Queer debates and contemporary connections
Kaye Mitchell

emergence of gay fiction as ‘an identifiable and important literary category’ in the 1970s and 1980s.15 It has frequently been argued that this fiction has played a vital role in the constitution of gay identities and gay community. For example, Kenneth Plummer suggests that gay culture (including literature) works to ‘make gay personhood tighter and ever more plausible’.16 In AIDS Literature and Gay Identity, Pearl claims that, historically, ‘gay literature reflected back gay culture to a gay reading public, often made up of individuals for whom gay fiction was the only

in Alan Hollinghurst
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Peter Barry

landmark ‘Sexual Dissidence’ MA course. A special issue of the journal Textual Practice (Vol. 30, No. 6, 2016) was devoted to Sinfield's work. Both the Centre and the MA are now (2017) strongly multidisciplinary, crossing into media studies, cultural studies, and sociology, as is the whole field of queer studies. Also in 1990, Greg Woods was appointed lecturer at Nottingham Trent University, teaching courses that included ‘Contemporary Lesbian and Gay Cultures’, ‘Post-War Gay Literature’, and ‘Queering the Modern’. In 1998 he became Professor of Contemporary Lesbian

in Beginning theory (fourth edition)
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Guillaume Dustan and Erik Rémès
Victoria Best
Martin Crowley

edited volume on gay literature, Dustan writes: ‘L’art, j’en ai jamais rien eu à foutre […] C’est ma vie qui m’intéresse’ ( 2003 : 383). [‘As for art, I’ve never given a flying fuck […] What interests me is my life.’] If gay literature has a specificity, he claims, it would be here, in this autobiographical immediacy: ‘La littérature homosexuelle dit je. Ce faisant elle se donne pour sujet le sens même de la vie le sens de

in The new pornographies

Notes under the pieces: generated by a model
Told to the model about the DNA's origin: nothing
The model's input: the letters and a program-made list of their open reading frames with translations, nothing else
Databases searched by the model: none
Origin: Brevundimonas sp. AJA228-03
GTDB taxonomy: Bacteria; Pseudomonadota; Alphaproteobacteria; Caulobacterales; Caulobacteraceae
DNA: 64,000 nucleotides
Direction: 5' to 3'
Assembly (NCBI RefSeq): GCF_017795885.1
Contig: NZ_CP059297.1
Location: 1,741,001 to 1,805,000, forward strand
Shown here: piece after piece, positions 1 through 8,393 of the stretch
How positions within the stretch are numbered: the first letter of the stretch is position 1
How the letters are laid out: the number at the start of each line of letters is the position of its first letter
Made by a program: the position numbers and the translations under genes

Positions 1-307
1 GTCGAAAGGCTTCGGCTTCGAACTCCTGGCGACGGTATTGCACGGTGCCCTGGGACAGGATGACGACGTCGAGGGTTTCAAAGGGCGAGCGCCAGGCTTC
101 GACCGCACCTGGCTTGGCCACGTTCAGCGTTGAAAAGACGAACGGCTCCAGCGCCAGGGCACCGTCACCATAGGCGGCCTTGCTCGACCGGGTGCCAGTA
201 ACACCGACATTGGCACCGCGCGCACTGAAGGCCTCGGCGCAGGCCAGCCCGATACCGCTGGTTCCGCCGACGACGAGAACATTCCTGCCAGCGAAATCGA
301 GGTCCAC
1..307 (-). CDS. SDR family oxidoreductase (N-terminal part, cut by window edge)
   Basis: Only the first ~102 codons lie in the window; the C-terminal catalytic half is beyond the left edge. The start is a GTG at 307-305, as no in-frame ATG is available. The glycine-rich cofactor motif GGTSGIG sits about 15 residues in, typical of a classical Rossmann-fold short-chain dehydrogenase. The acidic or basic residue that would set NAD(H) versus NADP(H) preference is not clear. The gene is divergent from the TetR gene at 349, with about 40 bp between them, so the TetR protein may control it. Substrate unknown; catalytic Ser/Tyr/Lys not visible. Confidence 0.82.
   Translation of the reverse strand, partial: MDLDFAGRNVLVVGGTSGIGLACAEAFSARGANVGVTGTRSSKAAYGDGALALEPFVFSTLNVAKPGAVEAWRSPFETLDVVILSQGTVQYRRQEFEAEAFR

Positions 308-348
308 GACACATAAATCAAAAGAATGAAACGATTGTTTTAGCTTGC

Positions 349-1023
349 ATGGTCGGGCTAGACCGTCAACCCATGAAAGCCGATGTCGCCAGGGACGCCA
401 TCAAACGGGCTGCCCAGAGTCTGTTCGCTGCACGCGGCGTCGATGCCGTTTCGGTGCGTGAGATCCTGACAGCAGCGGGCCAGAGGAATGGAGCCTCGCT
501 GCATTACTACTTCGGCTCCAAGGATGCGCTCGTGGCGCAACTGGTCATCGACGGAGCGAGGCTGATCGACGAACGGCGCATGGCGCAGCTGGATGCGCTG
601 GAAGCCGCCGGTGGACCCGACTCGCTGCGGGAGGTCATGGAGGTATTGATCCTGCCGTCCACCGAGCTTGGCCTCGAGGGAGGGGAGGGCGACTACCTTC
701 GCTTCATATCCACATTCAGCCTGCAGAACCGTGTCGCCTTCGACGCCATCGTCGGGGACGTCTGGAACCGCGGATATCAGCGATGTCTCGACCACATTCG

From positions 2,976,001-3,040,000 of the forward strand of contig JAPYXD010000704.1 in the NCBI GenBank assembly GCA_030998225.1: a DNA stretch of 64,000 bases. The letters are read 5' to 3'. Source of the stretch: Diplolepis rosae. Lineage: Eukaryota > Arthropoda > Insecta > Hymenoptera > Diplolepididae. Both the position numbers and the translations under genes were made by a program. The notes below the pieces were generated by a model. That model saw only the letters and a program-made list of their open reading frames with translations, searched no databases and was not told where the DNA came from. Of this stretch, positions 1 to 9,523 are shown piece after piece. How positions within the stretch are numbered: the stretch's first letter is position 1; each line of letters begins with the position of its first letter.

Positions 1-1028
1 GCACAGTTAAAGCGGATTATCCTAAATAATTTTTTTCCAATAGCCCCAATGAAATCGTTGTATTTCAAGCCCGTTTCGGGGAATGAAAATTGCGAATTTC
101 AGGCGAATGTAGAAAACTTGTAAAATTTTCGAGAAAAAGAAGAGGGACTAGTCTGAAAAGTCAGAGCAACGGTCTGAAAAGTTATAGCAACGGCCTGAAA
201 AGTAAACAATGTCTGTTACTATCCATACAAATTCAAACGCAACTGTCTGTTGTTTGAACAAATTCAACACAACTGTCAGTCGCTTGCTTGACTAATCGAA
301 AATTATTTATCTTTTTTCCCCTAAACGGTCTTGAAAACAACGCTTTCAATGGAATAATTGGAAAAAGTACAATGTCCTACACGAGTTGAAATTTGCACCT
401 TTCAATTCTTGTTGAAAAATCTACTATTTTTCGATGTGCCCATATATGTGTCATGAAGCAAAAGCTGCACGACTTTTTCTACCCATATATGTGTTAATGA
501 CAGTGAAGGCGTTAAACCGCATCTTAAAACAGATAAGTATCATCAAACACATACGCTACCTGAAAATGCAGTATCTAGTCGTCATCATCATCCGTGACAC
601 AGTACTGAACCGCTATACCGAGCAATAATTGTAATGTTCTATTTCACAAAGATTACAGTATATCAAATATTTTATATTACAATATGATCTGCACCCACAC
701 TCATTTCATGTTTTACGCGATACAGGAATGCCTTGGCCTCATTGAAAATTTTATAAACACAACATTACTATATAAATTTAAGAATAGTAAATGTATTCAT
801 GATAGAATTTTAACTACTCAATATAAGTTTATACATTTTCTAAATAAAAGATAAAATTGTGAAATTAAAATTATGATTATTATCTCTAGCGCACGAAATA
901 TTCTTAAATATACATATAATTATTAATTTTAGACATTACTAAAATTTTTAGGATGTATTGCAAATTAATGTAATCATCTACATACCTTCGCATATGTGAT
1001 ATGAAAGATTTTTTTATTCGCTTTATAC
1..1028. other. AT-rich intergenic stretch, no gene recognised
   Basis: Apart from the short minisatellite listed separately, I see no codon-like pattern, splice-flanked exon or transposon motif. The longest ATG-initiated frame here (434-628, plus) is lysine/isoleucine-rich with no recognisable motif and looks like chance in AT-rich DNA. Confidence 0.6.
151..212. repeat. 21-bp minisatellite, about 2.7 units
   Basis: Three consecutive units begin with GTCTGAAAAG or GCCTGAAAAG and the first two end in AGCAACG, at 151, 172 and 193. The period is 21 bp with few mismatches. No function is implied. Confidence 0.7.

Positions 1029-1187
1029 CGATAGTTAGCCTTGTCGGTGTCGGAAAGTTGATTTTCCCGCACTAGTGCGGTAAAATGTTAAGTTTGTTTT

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‘An autobiography at forty’
Alexandra Parsons

Lesbian Literary Heritage: A Reader's Companion to the Writers and Their Works, from Antiquity to the Present , ed. Claude J. Summers (New York: Routledge, 2002), pp. 405–6 (p. 405). 4 Quoted in Evans et al., ‘ A Finger in the Fishes Mouth ’. 5 Gregory Woods, A History of Gay Literature: The Male

in Luminous presence
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A Saint’s Testament
Alexandra Parsons

–9. 7 Marlowe, Edward II , pp. 36–7, 4:392–8. 8 Oscar Wilde quoted in Merlin Holland, The Real Trial of Oscar Wilde (London: Fourth Estate, 2003), p. 213. 9 Woods, A History of Gay Literature , p. 4

in Luminous presence
Rowland Wymer

Collection I, Box 5, Item 4. 25 Jarman, Dancing Ledge , p. 202. 26 Jim Ellis, ‘Conjuring The Tempest : Derek Jarman and the Spectacle of Redemption’, Gay Literature Quarterly , 7:2 (2001), 265–84 (p. 265). 27 BFI Jarman Collection

in Derek Jarman
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David Louis Bowie’s New York diaries, 1978–93
Barry Reay

’, p. 236. 20 Bowie Diaries, 8 February 1986. 21 For example, ibid., 31 October 1978; 24 September, 7 October, and 30  December 1979; 13, 17, 19, and 30 August 1980. For an example of monthly totals, see the volume for 1980: J20 F26 M22 A22 M24 J20 J19 A16 S29 O29 N23 D20. 22 Ibid., 29 April 1979. 23 For the privacy reasons discussed earlier I cannot name these people. 24 The best discussion of this is by S. Seidman, Romantic Longings: Love in America, 1830–1980 (New York, 1991), pp. 176–91. See also B. Gove, Cruising Culture: Promiscuity, Desire and American Gay

in Sex in the archives